Computers, Materials & Continua

Sentiment Analysis on Social Media Using Genetic Algorithm with CNN

Dharmendra Dangi*, Amit Bhagat and Dheeraj Kumar Dixit

Department of Mathematics and Computer Applications, Maulana Azad National Institute of Technology (MANIT), Bhopal, Madhya Pradesh, India
*Corresponding Author: Dharmendra Dangi. Email: dangi28dharmendra06@gmail.com
Received: 24 May 2021; Accepted: 28 July 2021

Abstract: There are various intense forces causing customers to use evaluated data when using social media platforms and microblogging sites. Today, customers throughout the world share their points of view on all kinds of topics through these sources. The massive volume of data created by these customers makes it impossible to analyze such data manually. Therefore, an efficient and intelligent method for evaluating social media data and their divergence needs to be developed. Today, various types of equipment and techniques are available for automatically estimating the classification of sentiments. Sentiment analysis involves determining people's emotions using facial expressions. Sentiment analysis can be performed for any individual based on specific incidents. The present study describes the analysis of an image dataset using CNNs with PCA intended to detect people's sentiments (specifically, whether a person is happy or sad). This process is optimized using a genetic algorithm to get better results. Further, a comparative analysis has been conducted between the different models generated by changing the mutation factor, performing batch normalization, and applying feature reduction using PCA. These steps are carried out across five experiments using the Kaggle dataset. The maximum accuracy obtained is 96.984%, which is associated with the Happy and Sad sentiments.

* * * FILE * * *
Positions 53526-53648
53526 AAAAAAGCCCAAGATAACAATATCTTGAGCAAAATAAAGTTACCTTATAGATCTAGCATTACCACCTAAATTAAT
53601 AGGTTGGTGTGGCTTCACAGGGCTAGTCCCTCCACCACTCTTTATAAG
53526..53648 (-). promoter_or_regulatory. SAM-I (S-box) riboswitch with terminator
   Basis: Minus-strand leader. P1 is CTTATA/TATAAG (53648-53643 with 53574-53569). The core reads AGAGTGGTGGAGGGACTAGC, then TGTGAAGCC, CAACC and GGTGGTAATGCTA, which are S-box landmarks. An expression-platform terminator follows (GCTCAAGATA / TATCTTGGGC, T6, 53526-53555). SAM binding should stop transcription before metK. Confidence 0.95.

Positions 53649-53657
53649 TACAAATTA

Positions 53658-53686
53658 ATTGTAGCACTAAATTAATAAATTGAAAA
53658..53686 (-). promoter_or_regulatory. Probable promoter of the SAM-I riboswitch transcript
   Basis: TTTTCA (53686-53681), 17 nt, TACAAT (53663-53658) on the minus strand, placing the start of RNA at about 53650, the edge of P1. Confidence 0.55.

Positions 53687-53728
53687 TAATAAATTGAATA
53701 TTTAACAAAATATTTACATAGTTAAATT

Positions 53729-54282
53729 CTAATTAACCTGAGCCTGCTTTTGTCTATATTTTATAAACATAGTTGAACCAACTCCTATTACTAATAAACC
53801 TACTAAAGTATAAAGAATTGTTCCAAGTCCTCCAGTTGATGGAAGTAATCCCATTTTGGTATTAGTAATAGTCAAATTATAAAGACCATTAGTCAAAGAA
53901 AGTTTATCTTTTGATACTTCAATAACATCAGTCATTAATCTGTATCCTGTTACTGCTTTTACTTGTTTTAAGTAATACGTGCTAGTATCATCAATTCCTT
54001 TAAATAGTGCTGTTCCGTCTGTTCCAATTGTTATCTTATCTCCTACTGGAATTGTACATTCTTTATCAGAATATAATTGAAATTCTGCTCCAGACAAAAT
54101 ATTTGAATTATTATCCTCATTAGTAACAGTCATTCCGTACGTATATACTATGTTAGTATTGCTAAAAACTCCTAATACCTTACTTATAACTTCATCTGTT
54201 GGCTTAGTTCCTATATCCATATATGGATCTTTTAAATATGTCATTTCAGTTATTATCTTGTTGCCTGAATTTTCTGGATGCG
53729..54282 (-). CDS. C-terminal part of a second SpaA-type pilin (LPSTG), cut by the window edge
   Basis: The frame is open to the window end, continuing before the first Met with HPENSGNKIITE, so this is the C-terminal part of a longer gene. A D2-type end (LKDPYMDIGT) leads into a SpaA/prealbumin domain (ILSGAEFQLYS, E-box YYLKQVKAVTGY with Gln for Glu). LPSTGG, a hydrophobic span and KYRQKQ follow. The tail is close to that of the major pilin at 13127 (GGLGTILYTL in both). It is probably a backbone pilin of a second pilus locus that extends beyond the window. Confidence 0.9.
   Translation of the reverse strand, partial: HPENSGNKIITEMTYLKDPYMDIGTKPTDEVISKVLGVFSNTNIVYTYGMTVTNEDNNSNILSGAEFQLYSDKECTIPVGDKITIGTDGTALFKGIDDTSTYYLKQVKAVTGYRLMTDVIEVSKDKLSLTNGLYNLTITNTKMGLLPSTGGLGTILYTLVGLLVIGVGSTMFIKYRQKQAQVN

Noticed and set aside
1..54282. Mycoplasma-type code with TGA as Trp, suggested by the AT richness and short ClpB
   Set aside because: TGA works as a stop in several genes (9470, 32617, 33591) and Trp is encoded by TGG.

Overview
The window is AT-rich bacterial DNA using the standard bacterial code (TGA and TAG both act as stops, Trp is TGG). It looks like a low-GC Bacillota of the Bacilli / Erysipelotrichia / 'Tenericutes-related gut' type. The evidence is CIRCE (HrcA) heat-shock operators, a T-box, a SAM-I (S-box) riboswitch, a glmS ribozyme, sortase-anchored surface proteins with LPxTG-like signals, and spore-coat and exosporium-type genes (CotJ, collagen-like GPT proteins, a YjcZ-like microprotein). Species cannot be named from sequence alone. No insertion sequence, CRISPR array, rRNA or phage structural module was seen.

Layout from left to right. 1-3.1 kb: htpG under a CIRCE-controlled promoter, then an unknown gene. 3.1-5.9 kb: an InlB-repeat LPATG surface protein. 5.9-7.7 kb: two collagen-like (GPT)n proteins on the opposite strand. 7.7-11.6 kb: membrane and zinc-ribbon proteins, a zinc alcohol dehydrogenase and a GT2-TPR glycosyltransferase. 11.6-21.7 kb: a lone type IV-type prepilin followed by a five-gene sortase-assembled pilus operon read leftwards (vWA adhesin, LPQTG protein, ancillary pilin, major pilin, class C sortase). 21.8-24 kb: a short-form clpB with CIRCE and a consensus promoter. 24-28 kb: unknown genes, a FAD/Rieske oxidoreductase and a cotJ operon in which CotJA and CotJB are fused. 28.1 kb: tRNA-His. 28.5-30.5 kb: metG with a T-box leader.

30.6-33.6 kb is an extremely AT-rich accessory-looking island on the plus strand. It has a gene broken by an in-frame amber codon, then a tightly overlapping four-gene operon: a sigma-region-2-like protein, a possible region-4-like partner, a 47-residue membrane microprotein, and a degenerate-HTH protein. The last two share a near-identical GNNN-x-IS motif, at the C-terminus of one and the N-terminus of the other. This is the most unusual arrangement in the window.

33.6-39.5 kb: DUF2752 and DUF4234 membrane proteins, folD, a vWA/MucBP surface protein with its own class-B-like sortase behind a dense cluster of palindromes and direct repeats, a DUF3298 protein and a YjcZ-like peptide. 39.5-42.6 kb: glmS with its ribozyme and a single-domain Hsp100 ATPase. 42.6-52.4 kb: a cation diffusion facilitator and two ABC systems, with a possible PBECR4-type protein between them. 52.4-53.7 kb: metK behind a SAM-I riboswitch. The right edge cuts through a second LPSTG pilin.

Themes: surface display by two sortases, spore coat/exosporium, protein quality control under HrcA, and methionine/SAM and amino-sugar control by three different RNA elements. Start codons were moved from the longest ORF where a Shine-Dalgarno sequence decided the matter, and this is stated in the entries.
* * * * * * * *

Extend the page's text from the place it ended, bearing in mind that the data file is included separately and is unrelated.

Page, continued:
Keywords: Sentiment analysis; convolutional neural networks; facial expression; genetic algorithm

1  Introduction

The continuous increase in social awareness worldwide has been accompanied by an increase in the popularity of social networks such as Twitter. Twitter is one of the most popular social media platforms, where anyone can post tweets to freely express their thoughts and feelings about anything. Low internet fees, inexpensive portable devices, and social responsibility have encouraged people to tweet about various events. For these reasons, Twitter contains a massive amount of data. Tweets cannot exceed 140 characters, meaning that people need to choose their words carefully when expressing their sentiments. They can also augment their posts with images to express their feelings.

Sentiment analysis (or opinion mining) is the assessment of people's opinions or emotions from the text and image data that they provide through, for instance, their tweets. From any given individual, sentiment analysis is based on the specific incident that they are expressing their feelings about [1].

Facial identification comprises three phases: detecting a face, extracting its features, and recognizing the face (Fig. 1). When analyzing facial expressions, much care must be taken to enhance the process of capturing facial expressions that corresponds to human characteristics, as this could provide an effective way for people to interact with facial recognition system.


Figure 1: Three main phases of face recognition

Accurate face recognition can be used for countless uses. The purposes of connecting the regions of a face to various expressions include identifying people; controlling access; recording mobile videos; and improving various applications like video conferencing, forensic applications, interfaces between computers and humans, automatic monitoring, and cosmetology [2].

Many techniques are currently being used to improve face identification methods. Such techniques are highly diverse in terms of what factors they consider—some techniques focus on environmental features, whereas others might deal with direction, appearance, the effect of light, or facial features [3].

Deep learning techniques play an essential role in the classification process. Deep learning is a subcategory of machine learning that deals with the architecture of neural networks [4]. Various deep learning algorithms have been designed to solve many complex real-world problems. Convolutional neural networks (CNNs) are relevant to the present study, as they are used for classification purposes [5]. In this work, CNNs are used to classify images according to the emotions or sentiment. A genetic algorithm (GA) is also used to perform a hyperparameter search to determine which CNN performs the best for the task at hand. The GA's hyperparameters are tuned across five different experiments to attain optimal results.

The remainder of this article is presented as follows: Part 2 discusses the existing sentiment analysis techniques. Part 3 describes the CNN model's integration with the classification of the GA. Part 4 presents and analyzes the simulation results. Part 5 presents the conclusions and suggests future research endeavors.

2  Literatureq Review